Amazon headwaters parcel sold; buyers plan housing
For nearly 15 years they fought Eugene City Hall, the state’s land use system and their neighbors for the right to build housing in south Eugene near the Amazon headwaters.
And eventually, last year, they scored a major victory in the courts.
But now they’ve lost big time.
Martin and Leslie Beverly of Eugene, who have tried since 2000 to develop homes on their 26 stream-laced, wooded acres at the southeast end of Eugene, have lost their land in a foreclosure process to a Springfield property company.
The new owners, headed by Springfield CPA James Youel, say they’re looking into putting a large multiunit affordable-housing complex on the property, which neighbors have wanted to preserve as parkland.
The Beverlys were unable to keep up with roughly $1 million in mortgages they took out on the land in 2006 and 2008, and have handed the acreage over to Dynasty Holdings LLC, a real estate investment business formed by Youel, according to records filed with Lane County.
Youel said he and his partners Bob Tate and Gail Louden are the new owners.
Youel said they’re looking into either developing the property or selling it to entities he declined to identify.
“The reason we acquired it was we felt there was a little bit of money to be made,” Youel said.
Tate said the group is legally entitled to develop up to 7.5 units per acre of apartment housing for lower-income residents on some areas of the site. More units of affordable apartments could fit onto the property than the single-family homes the Beverlys were aiming for, Tate said. “We’re figuring that would work better,” he said.
The ownership change is a surprise twist in a long-standing, high-profile struggle that pitted the Beverlys against the Southeast Neighbors neighborhood association and, at times, city officials.
After suffering legal setbacks and defeats on three of the development scenarios, the couple last October won a major victory when the state Court of Appeals upheld a Eugene Planning Commission ruling that the couple was entitled to create a 47-lot planned unit development on 18 of the acres.
The win made the land much more attractive to developers, said Eugene attorney Bill Kloos, who represented the Beverlys at that time. The Beverlys had the 18 acres for sale for $2.5 million, he said.
But even as they were marketing the property late last year, they were struggling to keep up with a $750,000 mortgage they had taken out on it in 2006, property records show. In December 2013, their lender, Umpqua Bank, declared the Beverlys in default. Umpqua told the couple they had to immediately pay $624,854 in principal plus fees and other costs, or else lose the property in foreclosure.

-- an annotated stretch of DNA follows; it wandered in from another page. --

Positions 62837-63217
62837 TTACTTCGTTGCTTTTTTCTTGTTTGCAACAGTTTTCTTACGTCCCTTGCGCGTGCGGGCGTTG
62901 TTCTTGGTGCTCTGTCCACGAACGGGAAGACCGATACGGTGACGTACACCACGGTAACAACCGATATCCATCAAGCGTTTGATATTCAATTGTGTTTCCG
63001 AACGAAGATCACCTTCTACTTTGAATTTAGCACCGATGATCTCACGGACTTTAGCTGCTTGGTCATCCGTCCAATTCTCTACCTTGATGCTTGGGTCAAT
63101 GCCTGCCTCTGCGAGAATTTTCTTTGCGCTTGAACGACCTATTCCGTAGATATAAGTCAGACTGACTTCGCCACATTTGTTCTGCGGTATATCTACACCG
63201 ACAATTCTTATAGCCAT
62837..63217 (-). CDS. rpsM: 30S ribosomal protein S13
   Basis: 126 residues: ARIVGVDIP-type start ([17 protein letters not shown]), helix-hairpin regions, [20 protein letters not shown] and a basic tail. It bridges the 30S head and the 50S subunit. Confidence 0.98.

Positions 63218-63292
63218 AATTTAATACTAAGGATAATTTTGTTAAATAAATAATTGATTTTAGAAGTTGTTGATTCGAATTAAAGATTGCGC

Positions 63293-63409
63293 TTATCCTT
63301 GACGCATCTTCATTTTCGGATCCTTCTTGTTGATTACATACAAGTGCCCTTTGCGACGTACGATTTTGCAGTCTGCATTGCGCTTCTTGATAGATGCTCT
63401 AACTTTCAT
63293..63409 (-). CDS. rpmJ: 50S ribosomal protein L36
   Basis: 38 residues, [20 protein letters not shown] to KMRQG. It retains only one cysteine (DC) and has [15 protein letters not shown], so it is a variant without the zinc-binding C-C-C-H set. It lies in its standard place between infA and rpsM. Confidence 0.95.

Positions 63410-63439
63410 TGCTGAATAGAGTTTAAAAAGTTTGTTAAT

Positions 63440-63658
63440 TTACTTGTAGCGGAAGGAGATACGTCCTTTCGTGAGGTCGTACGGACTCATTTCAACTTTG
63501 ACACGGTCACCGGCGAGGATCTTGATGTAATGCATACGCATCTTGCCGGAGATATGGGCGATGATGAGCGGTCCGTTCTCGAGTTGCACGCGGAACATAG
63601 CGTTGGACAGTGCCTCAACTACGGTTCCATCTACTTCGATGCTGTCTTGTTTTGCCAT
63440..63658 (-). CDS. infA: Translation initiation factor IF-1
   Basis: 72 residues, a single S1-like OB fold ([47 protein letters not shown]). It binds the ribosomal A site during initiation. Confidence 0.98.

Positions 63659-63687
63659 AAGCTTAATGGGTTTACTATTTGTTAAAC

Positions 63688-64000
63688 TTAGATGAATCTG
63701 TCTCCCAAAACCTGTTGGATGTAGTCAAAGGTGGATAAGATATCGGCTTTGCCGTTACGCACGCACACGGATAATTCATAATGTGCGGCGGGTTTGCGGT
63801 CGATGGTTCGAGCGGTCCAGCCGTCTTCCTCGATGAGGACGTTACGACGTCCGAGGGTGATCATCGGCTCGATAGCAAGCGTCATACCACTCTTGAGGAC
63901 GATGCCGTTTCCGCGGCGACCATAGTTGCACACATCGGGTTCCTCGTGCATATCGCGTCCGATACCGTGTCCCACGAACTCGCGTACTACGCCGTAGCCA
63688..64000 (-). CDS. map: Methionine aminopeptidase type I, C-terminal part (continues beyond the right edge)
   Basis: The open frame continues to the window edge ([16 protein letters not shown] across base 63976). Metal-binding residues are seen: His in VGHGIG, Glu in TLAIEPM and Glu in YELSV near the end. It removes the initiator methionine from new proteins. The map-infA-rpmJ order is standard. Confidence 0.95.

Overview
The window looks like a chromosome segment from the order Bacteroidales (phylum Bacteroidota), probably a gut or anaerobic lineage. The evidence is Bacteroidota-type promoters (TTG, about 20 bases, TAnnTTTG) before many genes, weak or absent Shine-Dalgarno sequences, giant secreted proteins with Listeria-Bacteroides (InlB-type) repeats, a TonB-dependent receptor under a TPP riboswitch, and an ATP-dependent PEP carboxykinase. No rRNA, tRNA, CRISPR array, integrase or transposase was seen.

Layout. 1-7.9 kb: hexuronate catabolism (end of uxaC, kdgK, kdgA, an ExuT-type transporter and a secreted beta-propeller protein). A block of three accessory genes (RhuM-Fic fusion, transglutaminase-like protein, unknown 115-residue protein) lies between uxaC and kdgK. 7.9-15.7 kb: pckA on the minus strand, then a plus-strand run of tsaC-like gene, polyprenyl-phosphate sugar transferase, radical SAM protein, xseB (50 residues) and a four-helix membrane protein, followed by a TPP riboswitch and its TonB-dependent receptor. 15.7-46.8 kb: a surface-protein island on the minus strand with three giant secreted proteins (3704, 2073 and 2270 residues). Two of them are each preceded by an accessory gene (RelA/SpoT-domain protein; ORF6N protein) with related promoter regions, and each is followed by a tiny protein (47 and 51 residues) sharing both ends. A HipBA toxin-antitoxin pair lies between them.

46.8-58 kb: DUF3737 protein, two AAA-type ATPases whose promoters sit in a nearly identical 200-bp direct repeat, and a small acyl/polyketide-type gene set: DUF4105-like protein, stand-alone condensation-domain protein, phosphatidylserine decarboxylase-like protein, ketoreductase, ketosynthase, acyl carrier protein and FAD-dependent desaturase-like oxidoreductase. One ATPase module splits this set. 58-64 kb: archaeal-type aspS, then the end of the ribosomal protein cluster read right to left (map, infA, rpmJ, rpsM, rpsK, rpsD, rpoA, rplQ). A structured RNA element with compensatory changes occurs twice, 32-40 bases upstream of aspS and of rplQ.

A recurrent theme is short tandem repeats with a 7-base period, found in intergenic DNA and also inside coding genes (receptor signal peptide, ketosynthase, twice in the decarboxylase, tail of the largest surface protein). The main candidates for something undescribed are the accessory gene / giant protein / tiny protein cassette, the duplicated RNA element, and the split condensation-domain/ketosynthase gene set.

Umpqua then assigned — in essence, sold — the mortgage, for an undisclosed amount, to Dynasty Holdings, according to property records. Youel declined to say how much Dynasty paid.
Youel said he had heard that the Beverlys’ project “had stalled for lack of funding,” and it “perked his interest,” so he contacted Umpqua, bought the debt and began negotiating with the Beverlys, whom he already knew. The Beverlys in late July handed the 26 acres to Dynasty in a deed in lieu of foreclosure.
The Beverlys had also taken out a $250,000 loan from a Eugene company, CLS Investments, in 2008, secured against the south Eugene land, according to property records. Dynasty bought that debt from the Eugene company earlier this year for $167,500, according to property records.
Dynasty’s only other Lane County property is a five-acre warehouse and factory complex in west Eugene. Another Youel-led property company owns farmland west of Eugene. Youel is also president of Dynasty Concrete, a construction company in west Eugene.
Neighbors of the south Eugene land for years have pushed the city to buy and preserve it.
Eugene attorney Charlie Tebbutt, who represents the Southeast Neighbors neighborhood association, said that effort will continue.
The land “is still a high-acquisition target to preserve the Amazon headwaters,” Tebbutt said.
The Beverlys began their south Eugene development venture in the late 1990s, buying 40 acres for about $600,000, according to property records.
In 1999, they sold 14 acres to the city and the Audubon Society for $180,000 for park use.
Subsequently, while battling to win development approvals, they offered the remaining 25 acres to the city, asking $4 million.
But the city balked at buying the land, opting to buy open space elsewhere for much less money per acre. While the Beverlys were asking close to $100,000 an acre, the city was buying parkland elsewhere for $10,000 to $15,000 an acre.